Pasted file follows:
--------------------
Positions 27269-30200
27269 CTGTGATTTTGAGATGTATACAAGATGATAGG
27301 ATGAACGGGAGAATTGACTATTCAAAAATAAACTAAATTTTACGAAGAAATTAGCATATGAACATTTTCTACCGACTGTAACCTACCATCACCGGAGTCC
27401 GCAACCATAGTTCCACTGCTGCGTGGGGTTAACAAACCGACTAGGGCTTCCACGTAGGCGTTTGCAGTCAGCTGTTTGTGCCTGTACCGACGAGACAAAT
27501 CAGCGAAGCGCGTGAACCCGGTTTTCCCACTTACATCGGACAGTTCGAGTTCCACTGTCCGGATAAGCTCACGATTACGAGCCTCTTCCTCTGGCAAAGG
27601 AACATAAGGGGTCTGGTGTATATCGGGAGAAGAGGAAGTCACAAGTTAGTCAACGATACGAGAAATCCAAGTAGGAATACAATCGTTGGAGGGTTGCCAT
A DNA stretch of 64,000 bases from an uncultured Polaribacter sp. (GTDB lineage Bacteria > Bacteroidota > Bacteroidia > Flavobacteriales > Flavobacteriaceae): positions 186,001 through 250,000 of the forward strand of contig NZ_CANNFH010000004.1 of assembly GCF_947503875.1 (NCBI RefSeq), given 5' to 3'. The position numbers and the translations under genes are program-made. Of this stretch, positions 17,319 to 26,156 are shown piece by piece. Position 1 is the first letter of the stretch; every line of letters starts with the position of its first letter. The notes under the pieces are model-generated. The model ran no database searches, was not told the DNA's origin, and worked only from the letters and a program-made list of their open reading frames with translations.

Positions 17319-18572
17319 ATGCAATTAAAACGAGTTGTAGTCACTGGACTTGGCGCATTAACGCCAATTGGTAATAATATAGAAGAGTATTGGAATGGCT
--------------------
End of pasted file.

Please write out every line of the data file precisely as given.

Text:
Positions 27269-30200
27269 CTGTGATTTTGAGATGTATACAAGATGATAGG
27301 ATGAACGGGAGAATTGACTATTCAAAAATAAACTAAATTTTACGAAGAAATTAGCATATGAACATTTTCTACCGACTGTAACCTACCATCACCGGAGTCC
27401 GCAACCATAGTTCCACTGCTGCGTGGGGTTAACAAACCGACTAGGGCTTCCACGTAGGCGTTTGCAGTCAGCTGTTTGTGCCTGTACCGACGAGACAAAT
27501 CAGCGAAGCGCGTGAACCCGGTTTTCCCACTTACATCGGACAGTTCGAGTTCCACTGTCCGGATAAGCTCACGATTACGAGCCTCTTCCTCTGGCAAAGG
27601 AACATAAGGGGTCTGGTGTATATCGGGAGAAGAGGAAGTCACAAGTTAGTCAACGATACGAGAAATCCAAGTAGGAATACAATCGTTGGAGGGTTGCCAT
A DNA stretch of 64,000 bases from an uncultured Polaribacter sp. (GTDB lineage Bacteria > Bacteroidota > Bacteroidia > Flavobacteriales > Flavobacteriaceae): positions 186,001 through 250,000 of the forward strand of contig NZ_CANNFH010000004.1 of assembly GCF_947503875.1 (NCBI RefSeq), given 5' to 3'. The position numbers and the translations under genes are program-made. Of this stretch, positions 17,319 to 26,156 are shown piece by piece. Position 1 is the first letter of the stretch; every line of letters starts with the position of its first letter. The notes under the pieces are model-generated. The model ran no database searches, was not told the DNA's origin, and worked only from the letters and a program-made list of their open reading frames with translations.

Positions 17319-18572
17319 ATGCAATTAAAACGAGTTGTAGTCACTGGACTTGGCGCATTAACGCCAATTGGTAATAATATAGAAGAGTATTGGAATGGCT